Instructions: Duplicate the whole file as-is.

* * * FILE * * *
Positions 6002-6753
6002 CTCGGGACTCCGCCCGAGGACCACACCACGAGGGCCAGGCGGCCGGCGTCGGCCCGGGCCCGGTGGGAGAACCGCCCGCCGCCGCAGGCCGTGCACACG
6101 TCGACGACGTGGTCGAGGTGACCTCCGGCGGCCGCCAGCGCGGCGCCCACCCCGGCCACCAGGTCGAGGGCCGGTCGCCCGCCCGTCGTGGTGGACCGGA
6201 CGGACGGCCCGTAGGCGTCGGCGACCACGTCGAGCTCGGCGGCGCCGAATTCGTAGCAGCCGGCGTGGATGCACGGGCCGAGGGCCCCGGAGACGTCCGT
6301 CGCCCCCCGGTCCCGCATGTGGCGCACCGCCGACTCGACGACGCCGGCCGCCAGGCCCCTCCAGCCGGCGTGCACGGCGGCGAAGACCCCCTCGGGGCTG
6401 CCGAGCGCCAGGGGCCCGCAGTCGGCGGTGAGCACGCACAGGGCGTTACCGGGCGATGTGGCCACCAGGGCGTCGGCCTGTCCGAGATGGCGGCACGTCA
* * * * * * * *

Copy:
Positions 6002-6753
6002 CTCGGGACTCCGCCCGAGGACCACACCACGAGGGCCAGGCGGCCGGCGTCGGCCCGGGCCCGGTGGGAGAACCGCCCGCCGCCGCAGGCCGTGCACACG
6101 TCGACGACGTGGTCGAGGTGACCTCCGGCGGCCGCCAGCGCGGCGCCCACCCCGGCCACCAGGTCGAGGGCCGGTCGCCCGCCCGTCGTGGTGGACCGGA
6201 CGGACGGCCCGTAGGCGTCGGCGACCACGTCGAGCTCGGCGGCGCCGAATTCGTAGCAGCCGGCGTGGATGCACGGGCCGAGGGCCCCGGAGACGTCCGT
6301 CGCCCCCCGGTCCCGCATGTGGCGCACCGCCGACTCGACGACGCCGGCCGCCAGGCCCCTCCAGCCGGCGTGCACGGCGGCGAAGACCCCCTCGGGGCTG
6401 CCGAGCGCCAGGGGCCCGCAGTCGGCGGTGAGCACGCACAGGGCGTTACCGGGCGATGTGGCCACCAGGGCGTCGGCCTGTCCGAGATGGCGGCACGTCA